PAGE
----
North St. Paul woman witnesses 103 years of local history


submitted photos • A lifelong passion for gardening began when 103-year-old Josephine Zeug was a girl working on her parent’s farm in Little Canada. After marrying and moving to North St. Paul, she continued gardening both on her own property on Margaret Street and on her parents new property down the road. She’s seen in her garden in the early 2000s.

Josephine Zeug, affectionately called “Flower Lady” by her son, John, has been a passionate gardener throughout her life. After she became a centenarian, Zeug allowed her other son, James, to take over management of her gardens, though she still enjoys sitting with him as he works.

Although she is most often recognized for nurturing her plants, Josephine Zeug also worked as a housewife, nurturing her family. Out of her garden bloomed two sons — James, left, and John, right, as seen decades ago.

Granddaughter, Janel.

Josephine Zeug, who is likely the oldest person in North St. Paul, celebrated her 103rd birthday with cake and ice cream at home with her two sons and her granddaughter on Jan. 20. 

So far in her lifetime, Zeug has experienced many life-changing advances in technology and watched North St. Paul transform from farmland to a first-ring suburb.

Although she spent most of her adult life in North St. Paul, Zeug was born on the East Side of St. Paul in 1915, just five days before a celebration of the first transcontinental phone call.

It was a time before sliced bread was available in stores and before women had the right to vote. Although it was the second year of World War I, the United States had not yet joined the fight. 

When Zeug was 9 years old, her father, Italian immigrant Pasquale Campanaro, lost his job with the Northern Pacific Railroad, according to the historic account written by Gertrude Bougie in “Little Canada — A Voyagers Vision.” As a result, Campanaro moved his wife, Martha, and children to a 17-acre farm in New Canada in 1924; the area would later become part of the village and, eventually, the city of Little Canada.

Bougie’s account of the family’s history notes the move to the farm was a hardship for the Campanaros because unlike their St. Paul home, this one had no running water and no electricity. 

The family farmed vegetables and used horses and a wagon to haul them to the St. Paul city market. In 1926 the family purchased a Ford Model T truck, which helped with the endeavor.

 

The ‘Flower Lady’

Despite the hardship this lifestyle presented, Zeug’s time on her family’s farm was the beginning of a lifelong passion for gardening. As an adult, she was twice awarded North St. Paul’s “Take Pride Award” for the beautiful gardens on her property.

“She grew flowers everywhere all around the house, in the front and in the back,” Zeug’s son, John Zeug, remembered of his childhood.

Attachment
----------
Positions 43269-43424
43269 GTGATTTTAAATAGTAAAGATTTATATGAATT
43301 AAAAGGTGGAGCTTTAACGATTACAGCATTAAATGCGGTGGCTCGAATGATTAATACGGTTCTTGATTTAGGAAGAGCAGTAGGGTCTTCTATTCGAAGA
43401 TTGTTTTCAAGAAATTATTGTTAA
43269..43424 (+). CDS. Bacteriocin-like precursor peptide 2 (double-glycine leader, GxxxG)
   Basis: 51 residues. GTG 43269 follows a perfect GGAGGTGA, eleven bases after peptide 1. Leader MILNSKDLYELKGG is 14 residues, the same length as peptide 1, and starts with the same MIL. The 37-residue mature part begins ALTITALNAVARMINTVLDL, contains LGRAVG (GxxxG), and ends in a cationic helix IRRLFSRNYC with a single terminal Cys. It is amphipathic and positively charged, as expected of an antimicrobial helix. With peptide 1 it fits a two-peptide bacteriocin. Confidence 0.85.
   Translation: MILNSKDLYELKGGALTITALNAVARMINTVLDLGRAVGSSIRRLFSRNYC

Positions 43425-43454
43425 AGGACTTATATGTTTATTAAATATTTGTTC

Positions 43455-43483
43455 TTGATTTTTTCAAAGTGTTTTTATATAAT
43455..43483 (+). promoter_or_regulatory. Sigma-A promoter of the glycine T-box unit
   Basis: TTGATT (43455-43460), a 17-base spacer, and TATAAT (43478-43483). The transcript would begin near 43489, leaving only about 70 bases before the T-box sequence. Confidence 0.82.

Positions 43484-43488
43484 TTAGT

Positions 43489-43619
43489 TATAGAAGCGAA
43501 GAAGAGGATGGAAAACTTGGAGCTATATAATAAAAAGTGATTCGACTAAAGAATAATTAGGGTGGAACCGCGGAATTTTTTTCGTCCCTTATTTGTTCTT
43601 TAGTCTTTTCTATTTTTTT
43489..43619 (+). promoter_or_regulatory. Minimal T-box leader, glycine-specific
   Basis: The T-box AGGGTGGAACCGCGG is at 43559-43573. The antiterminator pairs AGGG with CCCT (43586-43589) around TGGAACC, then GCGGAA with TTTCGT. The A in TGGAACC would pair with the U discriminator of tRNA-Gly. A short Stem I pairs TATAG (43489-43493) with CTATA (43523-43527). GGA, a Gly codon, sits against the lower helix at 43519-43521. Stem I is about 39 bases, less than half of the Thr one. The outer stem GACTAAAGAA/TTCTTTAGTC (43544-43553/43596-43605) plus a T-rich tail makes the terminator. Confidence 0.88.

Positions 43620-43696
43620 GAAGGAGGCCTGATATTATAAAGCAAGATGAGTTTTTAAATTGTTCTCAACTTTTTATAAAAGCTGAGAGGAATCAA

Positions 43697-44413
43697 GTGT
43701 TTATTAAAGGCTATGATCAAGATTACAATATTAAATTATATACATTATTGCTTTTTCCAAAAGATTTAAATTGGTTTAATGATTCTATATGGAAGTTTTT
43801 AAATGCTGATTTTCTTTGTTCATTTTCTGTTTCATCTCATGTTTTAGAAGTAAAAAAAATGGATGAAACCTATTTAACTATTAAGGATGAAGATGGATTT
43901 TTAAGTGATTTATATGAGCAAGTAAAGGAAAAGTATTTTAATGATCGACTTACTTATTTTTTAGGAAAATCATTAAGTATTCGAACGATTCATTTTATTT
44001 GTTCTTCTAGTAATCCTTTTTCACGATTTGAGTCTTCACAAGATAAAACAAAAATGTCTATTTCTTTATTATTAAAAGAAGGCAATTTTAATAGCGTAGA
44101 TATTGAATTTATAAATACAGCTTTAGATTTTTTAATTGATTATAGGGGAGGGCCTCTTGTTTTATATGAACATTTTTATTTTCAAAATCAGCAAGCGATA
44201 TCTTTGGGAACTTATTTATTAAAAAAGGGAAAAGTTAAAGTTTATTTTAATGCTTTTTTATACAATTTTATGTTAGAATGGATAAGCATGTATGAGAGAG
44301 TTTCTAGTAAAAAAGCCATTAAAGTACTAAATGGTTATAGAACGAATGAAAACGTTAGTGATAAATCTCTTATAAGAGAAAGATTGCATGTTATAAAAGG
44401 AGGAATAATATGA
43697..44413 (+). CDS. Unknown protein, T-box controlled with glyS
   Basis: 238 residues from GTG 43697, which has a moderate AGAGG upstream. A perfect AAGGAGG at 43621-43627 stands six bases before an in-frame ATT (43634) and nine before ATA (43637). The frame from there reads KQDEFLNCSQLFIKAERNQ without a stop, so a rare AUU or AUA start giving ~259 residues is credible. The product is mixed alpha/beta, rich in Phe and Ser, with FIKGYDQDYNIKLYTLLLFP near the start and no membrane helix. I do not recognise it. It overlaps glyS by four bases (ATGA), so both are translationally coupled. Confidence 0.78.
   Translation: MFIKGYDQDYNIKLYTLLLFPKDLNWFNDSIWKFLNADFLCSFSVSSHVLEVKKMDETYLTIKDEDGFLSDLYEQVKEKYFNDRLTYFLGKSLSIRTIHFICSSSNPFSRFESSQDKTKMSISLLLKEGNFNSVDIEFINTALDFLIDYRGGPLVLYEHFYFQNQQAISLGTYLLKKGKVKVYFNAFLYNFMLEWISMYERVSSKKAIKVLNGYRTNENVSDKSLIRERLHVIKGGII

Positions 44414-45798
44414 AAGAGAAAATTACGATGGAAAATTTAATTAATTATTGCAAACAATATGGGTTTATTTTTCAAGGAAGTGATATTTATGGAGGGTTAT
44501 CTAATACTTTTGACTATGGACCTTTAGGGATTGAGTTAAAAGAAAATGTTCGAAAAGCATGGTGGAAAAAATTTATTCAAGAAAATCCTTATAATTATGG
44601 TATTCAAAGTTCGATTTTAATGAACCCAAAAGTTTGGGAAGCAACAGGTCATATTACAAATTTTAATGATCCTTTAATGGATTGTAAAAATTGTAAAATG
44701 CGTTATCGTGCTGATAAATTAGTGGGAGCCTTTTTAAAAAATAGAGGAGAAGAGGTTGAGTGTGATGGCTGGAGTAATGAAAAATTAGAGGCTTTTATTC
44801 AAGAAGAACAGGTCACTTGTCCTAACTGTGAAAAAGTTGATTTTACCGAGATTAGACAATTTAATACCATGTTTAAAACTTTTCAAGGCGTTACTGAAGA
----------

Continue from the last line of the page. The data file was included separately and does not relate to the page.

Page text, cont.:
“She spent a majority of her time in the garden every day,” he added, explaining how she got the affectionate nickname, “Flower Lady.”

John added with a chuckle that the soil is what he thinks has kept her alive so long, along with her strong work ethic. He said that she continued rototilling her garden up until she was 99 years old, both starting and operating the machine herself, and in the winter she was one of the few Minnesotans who loved to shovel.

Although she gave up the labor of gardening around her 100th birthday, Zeug still enjoys spending time in the gardens that her other son, James Zeug, now tends.

 

Times of change

Zeug married in 1941, the same year the U.S. joined World War II. By 1946, she and her husband Joseph purchased a home in North St. Paul where they would raise their two boys.

According to Rosemary Palmer’s “A Century of Good Living: North St. Paul,” the Zeugs moved to North St. Paul at the beginning of a post-war population boom that demanded new streets and expanded utilities, making village government a “full time venture” for the first time.

The house the Zeugs purchased came with five acres of land, which they eventually divided into 20 lots and sold. Zeug’s parents, whose Little Canada farm was purchased in 1955 to build the Interstate 35E and Interstate 694 interchange, built a house on one of those lots. Zeug and John live in that home today.

James, who lives in the Zeug’s original North St. Paul house, noted that in addition to all of the gardening his mother did at her own home, she also helped her father with his garden after her parents built their house down the street.

“They had their own garden in the back, the two of them,” James said of his mother and grandfather. “She kept very busy.”

John and James remember walking with their mother to church along Margaret Street, which at the time was nothing more than a dirt road, they said. The house they grew up in was surrounded by pasture. The southern portion of Margaret Street concluded at a dead end because Holloway Avenue hadn’t been built yet.

The brothers, now both in their 70s, also remember riding in the streetcar with their mother from what is now North St. Paul's Seppala Boulevard into St. Paul. 

“We would ride down and see her girlfriend Myrtle,” John said, adding that Zeug would also travel by streetcar every Saturday to get her hair fixed in downtown St. Paul.

Now, the streetcar is long gone and the roads have all been paved. 

Most of the neighborhood’s older families are gone, but Zeug remains spry — surprisingly not even needing glasses or a cane.

The world has been transformed in the century since 1915, and perhaps this is why Zeug, a woman of few words, now enjoys taking time for simple things, like sitting in the garden or watching the hustle and bustle of North St. Paul from the front window of her home.

 


– Aundrea Kinney can be reached at 651- 748-7822 or akinney@lillienews.com.

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